At the request of the Central Intelligence Agency, the pending intelligence authorization bill includes a provision that would expand the definition of “covert agents” whose identities are protected from unauthorized disclosure.
The identities of intelligence officers who are serving abroad or who have done so within the past 5 years are already protected by current law.
But the new Senate intelligence authorization bill would expand that protection to include all unacknowledged intelligence personnel even if they never leave the country.
The bill would “protect the identities of all undercover intelligence officers, and United States citizens whose relationship to the United States is classified, regardless of the location of the individuals’ government service or time since separation of government service” (section 305). See Report on the Intelligence Authorization Act for Fiscal Years 2018, 2019, and 2020, Senate Intelligence Committee, June 11, 2019.
Sen. Ron Wyden expressed concern about the proposed revision in a statement appended to the Senate Committee report.
He noted that the definition of “covert agents” would be modified “so that it applies indefinitely, including to individuals who have been in the United States for decades and have become senior management or have retired. I am not yet convinced this expansion is necessary and am concerned that it will be employed to avoid accountability.”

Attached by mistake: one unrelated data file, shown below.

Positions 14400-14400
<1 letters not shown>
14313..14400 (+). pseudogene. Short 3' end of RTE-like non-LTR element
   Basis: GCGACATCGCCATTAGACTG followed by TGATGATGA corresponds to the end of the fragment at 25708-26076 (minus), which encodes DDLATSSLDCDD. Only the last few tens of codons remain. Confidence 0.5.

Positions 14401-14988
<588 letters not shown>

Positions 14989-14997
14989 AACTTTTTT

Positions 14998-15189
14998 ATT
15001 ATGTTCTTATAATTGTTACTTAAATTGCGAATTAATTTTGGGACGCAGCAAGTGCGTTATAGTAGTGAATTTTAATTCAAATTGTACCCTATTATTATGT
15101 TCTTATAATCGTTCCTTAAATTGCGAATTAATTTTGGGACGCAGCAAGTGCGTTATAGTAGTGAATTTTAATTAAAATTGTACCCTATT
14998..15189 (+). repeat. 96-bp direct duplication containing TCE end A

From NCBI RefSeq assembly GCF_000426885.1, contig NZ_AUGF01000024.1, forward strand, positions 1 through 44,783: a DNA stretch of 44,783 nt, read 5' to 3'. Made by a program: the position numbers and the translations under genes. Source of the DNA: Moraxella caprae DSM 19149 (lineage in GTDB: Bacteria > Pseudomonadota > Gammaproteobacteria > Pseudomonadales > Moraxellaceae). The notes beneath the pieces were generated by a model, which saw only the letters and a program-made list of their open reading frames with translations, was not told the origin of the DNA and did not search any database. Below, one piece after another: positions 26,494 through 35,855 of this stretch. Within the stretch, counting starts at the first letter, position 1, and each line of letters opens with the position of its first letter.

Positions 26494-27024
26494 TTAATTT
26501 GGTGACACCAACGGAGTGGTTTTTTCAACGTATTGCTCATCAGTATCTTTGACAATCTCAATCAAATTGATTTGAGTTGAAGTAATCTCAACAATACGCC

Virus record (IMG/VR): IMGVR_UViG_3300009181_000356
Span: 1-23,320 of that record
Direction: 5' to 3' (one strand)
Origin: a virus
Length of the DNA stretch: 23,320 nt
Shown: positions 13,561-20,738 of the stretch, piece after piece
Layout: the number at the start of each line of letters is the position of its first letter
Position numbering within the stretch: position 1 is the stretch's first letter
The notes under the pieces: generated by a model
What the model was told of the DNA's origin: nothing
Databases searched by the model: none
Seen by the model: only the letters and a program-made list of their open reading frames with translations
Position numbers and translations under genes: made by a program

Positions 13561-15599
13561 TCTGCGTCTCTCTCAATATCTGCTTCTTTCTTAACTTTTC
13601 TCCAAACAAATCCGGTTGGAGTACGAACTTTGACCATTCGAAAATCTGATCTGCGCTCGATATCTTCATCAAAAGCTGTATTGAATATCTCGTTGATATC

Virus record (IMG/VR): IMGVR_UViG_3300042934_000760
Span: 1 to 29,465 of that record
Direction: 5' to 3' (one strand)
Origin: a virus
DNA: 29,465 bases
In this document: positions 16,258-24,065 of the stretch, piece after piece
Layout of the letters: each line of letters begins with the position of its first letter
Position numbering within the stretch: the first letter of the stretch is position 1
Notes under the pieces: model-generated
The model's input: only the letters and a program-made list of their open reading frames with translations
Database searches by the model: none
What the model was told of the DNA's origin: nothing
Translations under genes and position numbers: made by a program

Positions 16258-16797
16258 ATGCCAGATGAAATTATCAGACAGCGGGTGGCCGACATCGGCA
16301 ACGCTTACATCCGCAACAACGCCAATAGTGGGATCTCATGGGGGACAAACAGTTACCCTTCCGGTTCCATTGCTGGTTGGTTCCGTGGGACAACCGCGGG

Furthermore, “The CIA’s request that the Committee include this provision, which invoked ‘incidents related to past Agency programs, such as the RDI [Rendition, Detention and Interrogation] investigation,’ underscores my concerns,” Sen. Wyden wrote.
The expanded definition, if enacted, would likely imply increased withholding of historical and other intelligence records under the Freedom of Information Act.
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The latest intelligence authorization bill includes numerous provisions of interest dealing with whistleblower protection, contractor oversight, security clearance policy, cyber security and other topics.
The bill would also impose various reporting requirements including “an unclassified report on the death of Jamal Khashoggi” that would “include identification of those who carried out, participated in, ordered, or were otherwise complicit in, or responsible for, Mr. Khashoggi’s death.”